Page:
When using the Alternating Nostril Breathing technique, one can improve resilience and regulate the nervous system so that there is no dominating state. A well-regulated nervous system does not mean that we are constantly striving to be in a parasympathetic state. Rather, it means that we have the resilience to return to it after a stressful event, that it can regulate itself, and that neither sympathetic or parasympathetic state is dominating.
By breathing through the nostrils, the diaphragm is more engaged, meaning it will stimulate the vagus nerve and improve vagal tone. The vagus nerve is a main component of the PNS and tells the brain what is going on in the different organs of the body. Better vagal tone means the body is able to relax faster after a stressful episode while low vagal tone is associated with chronic inflammation and a range of diseases associated with undesirable blood sugar levels.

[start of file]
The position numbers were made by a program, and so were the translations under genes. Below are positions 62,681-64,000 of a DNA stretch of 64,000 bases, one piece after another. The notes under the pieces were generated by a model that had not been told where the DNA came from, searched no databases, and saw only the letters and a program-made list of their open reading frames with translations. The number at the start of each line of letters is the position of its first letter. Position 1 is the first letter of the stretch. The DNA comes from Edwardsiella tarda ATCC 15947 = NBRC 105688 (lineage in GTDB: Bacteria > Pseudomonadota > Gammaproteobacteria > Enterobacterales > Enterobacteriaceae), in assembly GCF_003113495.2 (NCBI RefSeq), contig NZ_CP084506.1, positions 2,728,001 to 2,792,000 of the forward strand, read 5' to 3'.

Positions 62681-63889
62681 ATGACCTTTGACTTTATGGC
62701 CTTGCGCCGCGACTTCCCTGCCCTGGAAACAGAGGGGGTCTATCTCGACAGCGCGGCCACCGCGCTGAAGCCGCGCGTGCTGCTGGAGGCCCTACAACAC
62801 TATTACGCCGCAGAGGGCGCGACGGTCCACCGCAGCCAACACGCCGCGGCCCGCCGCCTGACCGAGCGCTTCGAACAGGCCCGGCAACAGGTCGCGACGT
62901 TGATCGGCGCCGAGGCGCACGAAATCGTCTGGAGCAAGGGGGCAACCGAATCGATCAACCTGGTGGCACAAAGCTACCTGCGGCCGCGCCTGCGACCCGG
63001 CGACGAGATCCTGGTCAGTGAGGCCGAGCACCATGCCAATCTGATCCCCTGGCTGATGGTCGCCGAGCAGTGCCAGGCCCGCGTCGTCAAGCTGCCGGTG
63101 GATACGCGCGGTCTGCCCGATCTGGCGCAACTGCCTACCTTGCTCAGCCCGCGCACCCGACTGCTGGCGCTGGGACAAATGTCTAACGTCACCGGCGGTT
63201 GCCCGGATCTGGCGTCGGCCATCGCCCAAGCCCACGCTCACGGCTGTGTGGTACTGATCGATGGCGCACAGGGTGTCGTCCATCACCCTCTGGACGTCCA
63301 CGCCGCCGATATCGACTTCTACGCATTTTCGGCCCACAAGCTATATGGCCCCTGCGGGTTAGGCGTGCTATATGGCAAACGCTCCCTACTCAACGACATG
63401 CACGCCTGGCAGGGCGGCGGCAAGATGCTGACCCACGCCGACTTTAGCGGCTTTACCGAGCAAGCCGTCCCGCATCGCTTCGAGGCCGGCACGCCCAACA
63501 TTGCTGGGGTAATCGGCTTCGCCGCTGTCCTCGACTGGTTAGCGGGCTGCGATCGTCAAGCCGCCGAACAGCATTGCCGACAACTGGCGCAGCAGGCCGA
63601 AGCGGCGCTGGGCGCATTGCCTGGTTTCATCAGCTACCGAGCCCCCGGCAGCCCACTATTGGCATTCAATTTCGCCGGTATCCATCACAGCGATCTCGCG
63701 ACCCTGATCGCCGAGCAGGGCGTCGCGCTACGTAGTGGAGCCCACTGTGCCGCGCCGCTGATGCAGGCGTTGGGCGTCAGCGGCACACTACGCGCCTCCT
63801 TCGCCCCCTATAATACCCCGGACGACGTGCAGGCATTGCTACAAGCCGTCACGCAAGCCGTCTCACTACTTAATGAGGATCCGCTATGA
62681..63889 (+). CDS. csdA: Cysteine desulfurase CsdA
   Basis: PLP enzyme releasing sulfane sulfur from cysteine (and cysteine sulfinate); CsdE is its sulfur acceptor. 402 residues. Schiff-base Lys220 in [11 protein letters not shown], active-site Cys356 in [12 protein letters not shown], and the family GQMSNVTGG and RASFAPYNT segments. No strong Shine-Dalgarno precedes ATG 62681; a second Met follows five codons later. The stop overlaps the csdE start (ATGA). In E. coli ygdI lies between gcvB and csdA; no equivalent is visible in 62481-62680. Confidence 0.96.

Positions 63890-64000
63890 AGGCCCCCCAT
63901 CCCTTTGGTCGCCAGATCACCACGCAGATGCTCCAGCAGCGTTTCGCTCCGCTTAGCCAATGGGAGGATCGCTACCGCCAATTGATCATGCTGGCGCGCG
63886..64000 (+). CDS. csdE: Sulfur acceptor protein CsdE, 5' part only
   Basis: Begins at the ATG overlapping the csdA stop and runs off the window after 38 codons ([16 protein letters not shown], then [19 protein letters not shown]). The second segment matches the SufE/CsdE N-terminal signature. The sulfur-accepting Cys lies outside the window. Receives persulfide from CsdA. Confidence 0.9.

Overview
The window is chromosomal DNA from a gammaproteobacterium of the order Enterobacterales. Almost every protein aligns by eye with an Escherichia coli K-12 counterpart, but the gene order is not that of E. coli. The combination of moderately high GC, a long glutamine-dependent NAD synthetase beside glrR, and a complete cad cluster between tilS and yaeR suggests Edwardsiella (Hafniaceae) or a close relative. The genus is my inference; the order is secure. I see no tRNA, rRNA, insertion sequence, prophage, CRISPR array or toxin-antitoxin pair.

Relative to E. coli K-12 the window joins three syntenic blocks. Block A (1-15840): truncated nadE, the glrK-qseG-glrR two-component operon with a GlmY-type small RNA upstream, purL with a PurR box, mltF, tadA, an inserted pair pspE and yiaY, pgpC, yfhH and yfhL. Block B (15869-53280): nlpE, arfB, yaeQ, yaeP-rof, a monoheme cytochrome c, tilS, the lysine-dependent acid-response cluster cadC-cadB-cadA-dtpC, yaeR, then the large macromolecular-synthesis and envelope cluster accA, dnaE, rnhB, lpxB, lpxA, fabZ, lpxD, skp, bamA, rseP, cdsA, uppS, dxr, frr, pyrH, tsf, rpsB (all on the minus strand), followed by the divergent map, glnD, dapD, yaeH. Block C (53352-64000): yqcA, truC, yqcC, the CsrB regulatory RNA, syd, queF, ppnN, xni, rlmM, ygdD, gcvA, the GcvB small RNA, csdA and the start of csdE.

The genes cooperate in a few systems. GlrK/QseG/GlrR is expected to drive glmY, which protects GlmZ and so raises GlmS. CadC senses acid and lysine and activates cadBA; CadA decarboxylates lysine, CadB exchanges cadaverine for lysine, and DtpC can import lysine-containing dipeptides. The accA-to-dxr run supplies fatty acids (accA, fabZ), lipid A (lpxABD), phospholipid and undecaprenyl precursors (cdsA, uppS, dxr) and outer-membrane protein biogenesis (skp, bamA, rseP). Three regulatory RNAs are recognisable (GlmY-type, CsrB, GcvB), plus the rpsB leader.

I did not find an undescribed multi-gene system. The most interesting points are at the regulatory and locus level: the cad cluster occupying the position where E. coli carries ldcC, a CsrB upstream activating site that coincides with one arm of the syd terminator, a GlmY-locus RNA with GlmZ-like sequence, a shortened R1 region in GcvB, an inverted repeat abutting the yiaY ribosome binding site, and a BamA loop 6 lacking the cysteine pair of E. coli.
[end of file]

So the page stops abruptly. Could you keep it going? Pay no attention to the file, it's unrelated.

Studies also suggest that by controlling the breathing from one side, one can enhance activity of this side of the brain and boost cognitive function. The controlled breathing also helps to promote relaxation, break the cycle of stress and reduce levels of cortisol. Other studies have also shown that regular practice of Alternate Nostril Breathing is associated with decreased blood pressure and heart rates, as well as improved respiratory function.
From an Eastern perspective, Alternate Nostril Breathing cleanses the energy channels (called Nadis) within our body. We have thousands of subtle energy channels which nourish every single part of our body. These energy channels can become blocked from living an unhealthy lifestyle, exposure to toxins, the inability to process emotions, digestive issues, inactivity, and poor circulation, to mention a few.
By practicing Nadi Shodhan (Alternate Nostril Breathing), we begin to clear the energy channels to promote better circulation and allow energy to flow freely through the body. This may help to enhance healing of the tissues, balance the hemispheres of the brain, regulate the nervous system and improve overall well-being.